District Judge Elizabeth Halverson's former bailiff claims the suspended judge treated him like a personal servant, but Halverson says she's the victim.
During a disciplinary hearing Thursday in Las Vegas, Halverson testified that her former bailiff, Johnnie Jordan, was a devoted employee who didn't want to leave her side, voluntarily tried to massage her and happily put her slippers on her feet. She said it got to the point where she had to tell Jordan to stop being so dutiful.
"He tried to insist on putting them (slippers) on and off. We had fight after fight after fight about them because I told him repeatedly, 'I don't need you to put them on and off,'" she said.
In rambling testimony, Halverson painted herself as the victim of Jordan's fawning attention. She said Jordan would skip lunches because he didn't want her left unprotected and once tried to rub her feet but stopped when she told him it was inappropriate.
"It was a nightmare," she said.
Halverson's testimony was in stark contrast to Jordan's. On Monday, Jordan broke down crying when he told the seven members of the Nevada Judicial Discipline Commission that Halverson ordered him to do "demeaning" tasks. He accused Halverson of ordering him to pick the lint off her robes with Scotch tape, heat her food in a microwave stored in a bathroom and massage her neck and feet.
"I can't stand what she did to me!" Jordan said.
The Judicial Discipline Commission filed a 14-count complaint against Halverson accusing her of mistreating her staff, communicating improperly with jurors during trials and falling asleep on the bench. Halverson, 50, has denied the charges.
Halverson has been suspended from the bench since July 2007 but has continued to receive her $130,000 annual salary.
The commission this week has been holding a quasi-judicial disciplinary hearing centering on the allegations. At the end of the hearing, the commissioners will decide if there is enough evidence to prove Halverson committed misconduct.
The Judicial Discipline Commission, the only agency with the authority to sanction a sitting judge in Nevada, could have Halverson permanently removed from the bench.
Halverson is scheduled to continue testifying today.
Although the disciplinary hearing is centered on Halverson's behavior, her attorney, Michael Schwartz, shifted attention Thursday to Halverson's former judicial executive assistant, Ileen Spoor.
Spoor, who testified Thursday, was grilled by Schwartz for allegedly fixing traffic tickets while working for Halverson. The accusation stems from a file marked "quick fix" that Spoor kept in the office. The file had copies of dozens of traffic tickets from people who gave them to Spoor for help.
Spoor testified that she did nothing wrong. She said she merely gave the tickets to lawyers, who then handled them through the justice court or municipal court system.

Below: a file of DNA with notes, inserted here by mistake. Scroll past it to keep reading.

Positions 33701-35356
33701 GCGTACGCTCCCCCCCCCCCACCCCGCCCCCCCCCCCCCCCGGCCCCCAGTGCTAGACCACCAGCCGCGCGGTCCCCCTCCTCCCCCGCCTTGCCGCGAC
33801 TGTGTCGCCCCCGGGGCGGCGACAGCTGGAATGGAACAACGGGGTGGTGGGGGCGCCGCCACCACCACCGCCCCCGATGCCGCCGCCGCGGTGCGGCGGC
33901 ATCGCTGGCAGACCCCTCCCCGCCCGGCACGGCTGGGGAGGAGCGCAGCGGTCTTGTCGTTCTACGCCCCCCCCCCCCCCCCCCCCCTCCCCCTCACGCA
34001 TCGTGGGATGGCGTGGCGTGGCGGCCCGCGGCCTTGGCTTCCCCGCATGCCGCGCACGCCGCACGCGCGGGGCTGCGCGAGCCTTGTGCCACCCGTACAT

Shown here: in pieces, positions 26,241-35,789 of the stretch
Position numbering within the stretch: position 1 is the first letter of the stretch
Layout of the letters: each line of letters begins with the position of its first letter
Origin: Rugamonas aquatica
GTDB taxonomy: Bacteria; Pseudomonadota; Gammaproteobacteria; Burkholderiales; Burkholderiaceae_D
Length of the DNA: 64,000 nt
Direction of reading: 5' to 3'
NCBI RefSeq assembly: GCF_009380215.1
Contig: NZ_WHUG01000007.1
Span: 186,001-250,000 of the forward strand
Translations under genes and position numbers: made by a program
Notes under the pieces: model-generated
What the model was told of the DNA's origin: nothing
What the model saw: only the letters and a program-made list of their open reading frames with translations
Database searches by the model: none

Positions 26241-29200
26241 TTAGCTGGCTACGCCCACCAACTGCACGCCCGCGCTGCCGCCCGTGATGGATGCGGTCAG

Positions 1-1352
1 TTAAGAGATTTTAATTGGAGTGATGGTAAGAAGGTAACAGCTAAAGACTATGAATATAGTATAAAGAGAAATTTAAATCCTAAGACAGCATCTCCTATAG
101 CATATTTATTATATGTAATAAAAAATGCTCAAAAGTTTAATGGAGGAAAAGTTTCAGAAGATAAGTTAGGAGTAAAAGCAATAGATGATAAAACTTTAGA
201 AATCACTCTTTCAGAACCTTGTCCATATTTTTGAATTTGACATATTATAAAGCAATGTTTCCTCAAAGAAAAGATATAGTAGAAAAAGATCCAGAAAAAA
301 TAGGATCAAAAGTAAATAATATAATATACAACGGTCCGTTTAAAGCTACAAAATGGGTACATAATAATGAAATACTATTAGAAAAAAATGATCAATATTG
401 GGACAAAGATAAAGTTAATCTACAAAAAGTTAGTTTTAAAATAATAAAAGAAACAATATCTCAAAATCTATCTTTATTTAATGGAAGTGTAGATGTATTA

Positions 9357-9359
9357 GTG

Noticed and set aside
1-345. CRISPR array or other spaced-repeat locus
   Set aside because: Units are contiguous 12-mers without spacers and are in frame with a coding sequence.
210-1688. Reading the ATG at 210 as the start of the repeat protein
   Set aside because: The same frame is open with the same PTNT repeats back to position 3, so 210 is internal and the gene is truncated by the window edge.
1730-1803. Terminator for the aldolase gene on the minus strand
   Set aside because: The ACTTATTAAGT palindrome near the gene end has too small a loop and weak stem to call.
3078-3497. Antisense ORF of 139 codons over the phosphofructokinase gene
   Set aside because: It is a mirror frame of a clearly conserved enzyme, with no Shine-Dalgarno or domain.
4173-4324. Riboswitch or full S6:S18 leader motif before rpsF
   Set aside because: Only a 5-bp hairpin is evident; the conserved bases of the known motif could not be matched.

She said it was common practice among judicial executive assistants of district judges to refer tickets to attorneys even though traffic citations aren't handled in District Court. They are handled in justice and municipal courts. She described referring tickets to attorneys as "standard operating procedure" at the District Court.
In May 2007, Spoor filed a defamation suit against Halverson after the judge accused her of fixing traffic tickets illegally.
Schwartz said the conflict between Spoor and Halverson escalated when Halverson discovered that Spoor was referring the tickets to lawyers. He questioned why Spoor, who still works as a judicial executive assistant in District Court, would refer traffic tickets to attorneys when it wasn't part of her job as Halverson's assistant.
Spoor said she did it on her own time during breaks.
In one instance, Spoor faxed the ticket information to an unknown party using letterhead from Halverson's office, according to case evidence.
Schwartz said Halverson essentially tried to blow the whistle on the ticket issue, which created a wedge between Spoor and Halverson.
Several District Court judicial executive assistants contacted Thursday had different views on what Spoor was doing. One, who declined to be identified, agreed with Spoor that it was common for District Court judicial executive assistants to refer traffic tickets to attorneys.
She said it was done as a courtesy and the assistant or judge never got any payment for doing it.
Two other judicial executive assistants, one from Family Court, said they'd never heard of the practice.
When the ticket issue surfaced last year, court officials reviewed Spoor's e-mail but found no evidence of illegal activity.
Michael Sommermeyer, spokesman for the District Court, said Thursday that judicial executive assistants are allowed to refer individuals to lawyers for legal advice. Spoor's activity would fall under this category, he said.
When asked why tickets would be sent to a district judge, he said the judges are elected officials who sometimes receive tickets from their constituents.
He said that the public is free to send traffic tickets to judges at District Court but that it's up to the judge and staff whether they want to refer it to an attorney.
He said the practice was similar to Ticket Busters, the local legal service that advertises that it takes care of tickets.
Contact reporter David Kihara at email@example.com or 702-380-1039.